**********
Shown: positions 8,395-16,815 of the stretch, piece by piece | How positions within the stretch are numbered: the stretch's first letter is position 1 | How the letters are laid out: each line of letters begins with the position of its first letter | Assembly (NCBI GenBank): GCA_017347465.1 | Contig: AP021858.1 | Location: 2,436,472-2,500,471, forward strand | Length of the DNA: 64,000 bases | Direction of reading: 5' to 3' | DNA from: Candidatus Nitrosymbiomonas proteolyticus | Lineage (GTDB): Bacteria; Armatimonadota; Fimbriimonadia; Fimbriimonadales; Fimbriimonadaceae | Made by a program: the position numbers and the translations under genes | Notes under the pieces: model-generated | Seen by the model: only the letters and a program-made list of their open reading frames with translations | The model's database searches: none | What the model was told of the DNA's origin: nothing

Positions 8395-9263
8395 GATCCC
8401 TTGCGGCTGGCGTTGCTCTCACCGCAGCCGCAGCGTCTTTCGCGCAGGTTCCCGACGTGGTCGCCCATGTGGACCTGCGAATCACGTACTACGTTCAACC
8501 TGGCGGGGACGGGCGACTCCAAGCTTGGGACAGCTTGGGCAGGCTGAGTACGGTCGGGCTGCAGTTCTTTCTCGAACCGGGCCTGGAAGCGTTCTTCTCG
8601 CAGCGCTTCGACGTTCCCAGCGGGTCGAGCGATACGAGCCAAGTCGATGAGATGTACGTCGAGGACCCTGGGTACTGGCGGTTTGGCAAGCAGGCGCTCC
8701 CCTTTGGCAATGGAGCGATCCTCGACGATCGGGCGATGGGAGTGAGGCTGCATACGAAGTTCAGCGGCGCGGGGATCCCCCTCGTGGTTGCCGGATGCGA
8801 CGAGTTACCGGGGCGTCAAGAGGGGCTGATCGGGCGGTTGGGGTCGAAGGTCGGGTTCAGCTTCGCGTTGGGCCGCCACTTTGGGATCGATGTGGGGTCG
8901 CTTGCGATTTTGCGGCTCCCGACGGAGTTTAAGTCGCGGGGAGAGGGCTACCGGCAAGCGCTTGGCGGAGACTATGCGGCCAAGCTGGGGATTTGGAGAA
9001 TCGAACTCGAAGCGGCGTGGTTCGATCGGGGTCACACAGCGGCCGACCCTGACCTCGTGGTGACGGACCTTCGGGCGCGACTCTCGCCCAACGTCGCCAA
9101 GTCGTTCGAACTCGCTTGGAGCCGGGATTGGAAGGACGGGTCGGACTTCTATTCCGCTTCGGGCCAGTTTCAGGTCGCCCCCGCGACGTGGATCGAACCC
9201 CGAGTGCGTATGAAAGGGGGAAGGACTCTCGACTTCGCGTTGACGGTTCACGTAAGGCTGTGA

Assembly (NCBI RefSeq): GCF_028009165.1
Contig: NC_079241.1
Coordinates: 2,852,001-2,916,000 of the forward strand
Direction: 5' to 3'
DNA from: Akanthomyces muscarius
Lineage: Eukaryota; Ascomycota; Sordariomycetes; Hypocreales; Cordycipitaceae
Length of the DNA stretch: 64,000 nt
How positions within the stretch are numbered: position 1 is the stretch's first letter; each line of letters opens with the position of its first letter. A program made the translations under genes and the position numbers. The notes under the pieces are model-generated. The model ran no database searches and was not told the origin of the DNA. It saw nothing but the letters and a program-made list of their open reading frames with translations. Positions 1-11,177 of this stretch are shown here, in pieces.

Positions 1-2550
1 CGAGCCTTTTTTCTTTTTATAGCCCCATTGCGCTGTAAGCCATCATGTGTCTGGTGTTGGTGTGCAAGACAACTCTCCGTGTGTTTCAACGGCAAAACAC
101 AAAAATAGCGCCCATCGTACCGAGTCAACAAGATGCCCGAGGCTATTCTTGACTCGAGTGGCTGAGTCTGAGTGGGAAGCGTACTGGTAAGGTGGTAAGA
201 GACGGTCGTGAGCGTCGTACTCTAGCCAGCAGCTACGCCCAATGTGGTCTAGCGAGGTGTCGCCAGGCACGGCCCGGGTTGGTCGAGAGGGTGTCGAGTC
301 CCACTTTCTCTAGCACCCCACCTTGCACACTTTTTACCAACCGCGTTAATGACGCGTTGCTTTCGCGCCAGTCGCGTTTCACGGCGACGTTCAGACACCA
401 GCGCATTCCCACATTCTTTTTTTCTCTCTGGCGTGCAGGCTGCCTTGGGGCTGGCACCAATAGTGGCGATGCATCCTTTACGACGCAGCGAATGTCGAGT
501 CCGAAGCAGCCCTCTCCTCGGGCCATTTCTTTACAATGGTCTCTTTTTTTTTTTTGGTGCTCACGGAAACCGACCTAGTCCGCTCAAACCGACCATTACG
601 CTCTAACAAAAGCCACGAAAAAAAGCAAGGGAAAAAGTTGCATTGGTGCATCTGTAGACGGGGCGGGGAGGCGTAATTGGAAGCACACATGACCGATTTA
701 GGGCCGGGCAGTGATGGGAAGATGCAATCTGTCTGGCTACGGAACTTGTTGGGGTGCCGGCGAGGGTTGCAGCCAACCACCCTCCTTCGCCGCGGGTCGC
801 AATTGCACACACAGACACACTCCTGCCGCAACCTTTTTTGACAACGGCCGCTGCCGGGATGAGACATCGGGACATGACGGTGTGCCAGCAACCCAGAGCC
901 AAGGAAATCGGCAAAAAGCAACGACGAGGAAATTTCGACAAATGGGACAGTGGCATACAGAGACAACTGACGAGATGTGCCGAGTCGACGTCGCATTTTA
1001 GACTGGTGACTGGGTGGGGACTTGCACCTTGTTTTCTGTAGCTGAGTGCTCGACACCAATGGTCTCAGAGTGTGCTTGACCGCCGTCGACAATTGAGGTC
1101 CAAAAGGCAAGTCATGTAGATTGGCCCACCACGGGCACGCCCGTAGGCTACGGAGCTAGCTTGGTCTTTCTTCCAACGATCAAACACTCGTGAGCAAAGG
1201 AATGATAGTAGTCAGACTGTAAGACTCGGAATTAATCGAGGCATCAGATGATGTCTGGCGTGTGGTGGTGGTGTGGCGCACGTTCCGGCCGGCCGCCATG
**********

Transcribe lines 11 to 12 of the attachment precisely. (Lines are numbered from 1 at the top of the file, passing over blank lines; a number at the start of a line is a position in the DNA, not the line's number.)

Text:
9101 GTCGTTCGAACTCGCTTGGAGCCGGGATTGGAAGGACGGGTCGGACTTCTATTCCGCTTCGGGCCAGTTTCAGGTCGCCCCCGCGACGTGGATCGAACCC
9201 CGAGTGCGTATGAAAGGGGGAAGGACTCTCGACTTCGCGTTGACGGTTCACGTAAGGCTGTGA